Tales From The Four Color Closet – Midnighter: The Hero We Need!

By Joe Glass

IMG 0002This week has seen the release of the first DC comic headlined by a gay male lead, in the form of Midnighter by Steve Orlando, Aco and Romulo Fajardo Jr.

Midnighter is of course an existing character, albeit one who's gone through some changes since the New 52 came around. In the 90s, he was introduced along with his partner, Apollo, and was seen as the gay Batman and Superman of extreme superhero team The Authority (although initially introduced in Stormwatch) by Warren Ellis and Bryan Hitch. What was hugely important and relevant at the time was the fact that these characters were presented in as totally natural a way as possible, the fact of their queerness seemingly irrelevant and not blown out of proportion. These characters were superheroes first, and gay second, and a couple third.

Fast forward a couple decades to the New 52, and Stormwatch came into the DC Universe proper, along with Apollo and Midnighter, but with a key difference: these characters were meeting for first time, and their previous marriage (like so many others across the DCU) no longer existed.

Sadly, Stormwatch wouldn't last, mired as it was in constant shifts in editorial direction. Likewise, although Apollo and Midnighter were in a relationship, it didn't get a great deal of focus, certainly nowhere near as much as it did in the heights of The Authority's days.

For a while since then, Midnighter has been seen in Grayson, as a kind of recurring character. But now we're seeing the mini-relaunch of DC where diversity seems to be the keyword.

That brings us up to now and Orlando's incredible first issue of Midnighter, a comic featuring a solo, headlining, leading gay male.

But he's also important for another reason: Midnighter is presented as a sexually active gay man.

In fact, the very first time we see him in the issue is Midnighter's Grindr profile. For those not in the know, Grindr is a social networking app for gay and bi men to meet each other – which has kind of been taken onto being used for gay and bi men to hook up with each other.

IMG 0001This is important for two very big reasons: one, LOTS of gay men use Grindr. It's showing a very modern and often hidden away side of gay life in a perfectly normal, and interesting, way. It's giving the gay audience something they can instantly recognise and relate to on an innate level. Whilst granted not ALL gay men use Grindr, many do, so being willing to show a gay character who uses things like this adds a level of familiarity which is hitherto unseen in mainstream comics for a queer audience.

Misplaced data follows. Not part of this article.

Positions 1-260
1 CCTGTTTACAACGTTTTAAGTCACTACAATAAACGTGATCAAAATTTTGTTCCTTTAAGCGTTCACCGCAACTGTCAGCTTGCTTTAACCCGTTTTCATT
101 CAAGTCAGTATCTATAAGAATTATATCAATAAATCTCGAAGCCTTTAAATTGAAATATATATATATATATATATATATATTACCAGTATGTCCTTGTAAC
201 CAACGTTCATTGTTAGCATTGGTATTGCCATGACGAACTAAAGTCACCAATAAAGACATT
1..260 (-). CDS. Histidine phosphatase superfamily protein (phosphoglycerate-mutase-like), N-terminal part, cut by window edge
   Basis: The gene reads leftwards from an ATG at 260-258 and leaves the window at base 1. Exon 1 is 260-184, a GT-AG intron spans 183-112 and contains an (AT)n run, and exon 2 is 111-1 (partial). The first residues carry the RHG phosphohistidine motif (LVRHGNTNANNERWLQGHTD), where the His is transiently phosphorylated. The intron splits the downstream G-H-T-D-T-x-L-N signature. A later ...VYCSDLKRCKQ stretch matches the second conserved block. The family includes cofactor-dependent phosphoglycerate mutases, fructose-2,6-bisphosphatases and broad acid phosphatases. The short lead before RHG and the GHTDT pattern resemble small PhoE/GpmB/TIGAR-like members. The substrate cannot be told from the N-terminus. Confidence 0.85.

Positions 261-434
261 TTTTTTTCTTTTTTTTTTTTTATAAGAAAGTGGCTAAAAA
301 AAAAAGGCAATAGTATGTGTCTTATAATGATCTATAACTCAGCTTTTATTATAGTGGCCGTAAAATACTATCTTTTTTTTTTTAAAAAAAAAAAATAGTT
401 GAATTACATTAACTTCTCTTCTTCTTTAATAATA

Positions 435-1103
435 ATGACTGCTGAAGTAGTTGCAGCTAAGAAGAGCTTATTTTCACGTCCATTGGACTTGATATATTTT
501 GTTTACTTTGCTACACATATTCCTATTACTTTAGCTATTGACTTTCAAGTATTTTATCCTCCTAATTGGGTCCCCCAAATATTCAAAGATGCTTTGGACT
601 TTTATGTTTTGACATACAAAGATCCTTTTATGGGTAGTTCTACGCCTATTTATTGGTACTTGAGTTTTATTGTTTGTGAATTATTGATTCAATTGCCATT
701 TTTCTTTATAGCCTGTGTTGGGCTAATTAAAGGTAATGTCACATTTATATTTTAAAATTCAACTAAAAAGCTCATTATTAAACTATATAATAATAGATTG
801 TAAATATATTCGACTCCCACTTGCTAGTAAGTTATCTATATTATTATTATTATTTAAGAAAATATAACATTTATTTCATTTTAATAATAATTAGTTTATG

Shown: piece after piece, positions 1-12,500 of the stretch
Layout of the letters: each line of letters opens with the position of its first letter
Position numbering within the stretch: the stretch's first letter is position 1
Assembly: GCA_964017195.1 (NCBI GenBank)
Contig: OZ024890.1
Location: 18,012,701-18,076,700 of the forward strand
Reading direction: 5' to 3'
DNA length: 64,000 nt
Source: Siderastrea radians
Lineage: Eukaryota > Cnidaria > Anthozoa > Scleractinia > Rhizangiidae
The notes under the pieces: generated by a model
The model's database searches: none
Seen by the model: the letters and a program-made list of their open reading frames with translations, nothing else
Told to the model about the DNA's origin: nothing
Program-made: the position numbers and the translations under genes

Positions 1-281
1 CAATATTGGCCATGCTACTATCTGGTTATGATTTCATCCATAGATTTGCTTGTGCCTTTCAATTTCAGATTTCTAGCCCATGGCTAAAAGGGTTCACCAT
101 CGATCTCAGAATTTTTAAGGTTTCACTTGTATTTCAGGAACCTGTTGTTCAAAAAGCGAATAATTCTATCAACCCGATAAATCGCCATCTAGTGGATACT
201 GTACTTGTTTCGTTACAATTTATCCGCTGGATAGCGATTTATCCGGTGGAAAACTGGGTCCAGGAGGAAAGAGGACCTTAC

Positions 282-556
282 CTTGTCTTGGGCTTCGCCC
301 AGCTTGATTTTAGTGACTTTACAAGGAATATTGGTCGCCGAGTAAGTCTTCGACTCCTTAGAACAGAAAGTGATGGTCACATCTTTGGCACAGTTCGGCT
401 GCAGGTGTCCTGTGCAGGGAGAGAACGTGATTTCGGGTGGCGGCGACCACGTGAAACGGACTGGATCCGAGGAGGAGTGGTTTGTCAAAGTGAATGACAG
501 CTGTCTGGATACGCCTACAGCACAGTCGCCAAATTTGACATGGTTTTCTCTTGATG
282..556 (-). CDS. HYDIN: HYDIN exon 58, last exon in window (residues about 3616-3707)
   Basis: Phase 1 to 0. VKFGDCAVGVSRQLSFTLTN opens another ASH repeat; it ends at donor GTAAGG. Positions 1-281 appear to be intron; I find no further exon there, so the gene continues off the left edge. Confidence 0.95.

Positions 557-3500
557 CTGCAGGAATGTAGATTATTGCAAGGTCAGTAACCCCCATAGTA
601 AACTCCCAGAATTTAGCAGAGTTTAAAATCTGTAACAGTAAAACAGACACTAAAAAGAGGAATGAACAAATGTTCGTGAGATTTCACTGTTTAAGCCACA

Second, this is a sex positive hero and that is frankly quite incredible.

For the longest time, even when things seemed to get better, gay male characters in mainstream media, whether it be TV, films or comics, were presented as almost sexless characters. Often their the gay best friend, or are shown in very chaste relationships. Certainly, one other major gay couple in comics saw themselves put through this kind of representation.

Wiccan and Hulkling over at Marvel's Young Avengers never even kissed for the longest time. In fact, despite being shown as a couple from almost the get go, the first on panel kiss the characters are even seen sharing is in Young Avengers: The Children's Crusade #1 – years after the characters creation. And despite being red blooded teenagers, the pair have never been alluded to as having anything approaching a sexual aspect to their relationship.

Now, I'm not advocating that we should see them or all gay characters having XXX rated intercourse on panel, but it's rare to see gay characters even in bed in mainstream comics. And whilst many will throw out the 'won't somebody think of the children' argument, there are literally tons of examples of the heterosexual characters of the comics universes waking up in bed, in some cases clearly post-coital or the morning after, in the mainstream comics. But it's a lot harder to come across any gay characters with this level of….acceptance.

And I say acceptance because that what it is: acceptance of the normality of the situation and of LGBTQ people and situations and concerns as a part of life.

In Midnighter #1, we see Midnighter on a date, on Grindr, having sex, gleefully messing with some homophobes AND kicking ass in brutal and badass fashion.

IMG 0003It's perhaps the most normalised and non-fetishised and truest representation of a gay character in a long time, and it's an awesome read to boot.

This is not to say that Midnighter represents ALL gay men – of course not, no single character could ever possibly, just as no singular female character can present all women. But this is an incredibly powerful and superb example of what we can do and how awesome it can be to have diversity in our medium.

And what's more: people are loving it. On Wednesday, #Midnighter was trending on twitter and has been receiving exceedingly positive reviews.

That's right. A sex-positive, honest, and on some levels realistic, gay male lead comic is blowing up, despite some editors in some comics companies suggesting that the time isn't right for such a book.

Well, I guess this can be seen as a wake up call.

Joe Glass is a Bleeding Cool contributor, and creator/writer of LGBTQ superhero team comic The Pride, which is available on Comixology and at The Pride Store. He is also a co-writer on Welsh horror-comedy series, Stiffs, which can be bought at the Stiffs Store and is now also available on Comixology. You can follow him on twitter and tumblr.

About Hannah Means Shannon

Editor-in-Chief at Bleeding Cool. Independent comics scholar and former English Professor. Writing books on magic in the works of Alan Moore and the early works of Neil Gaiman.

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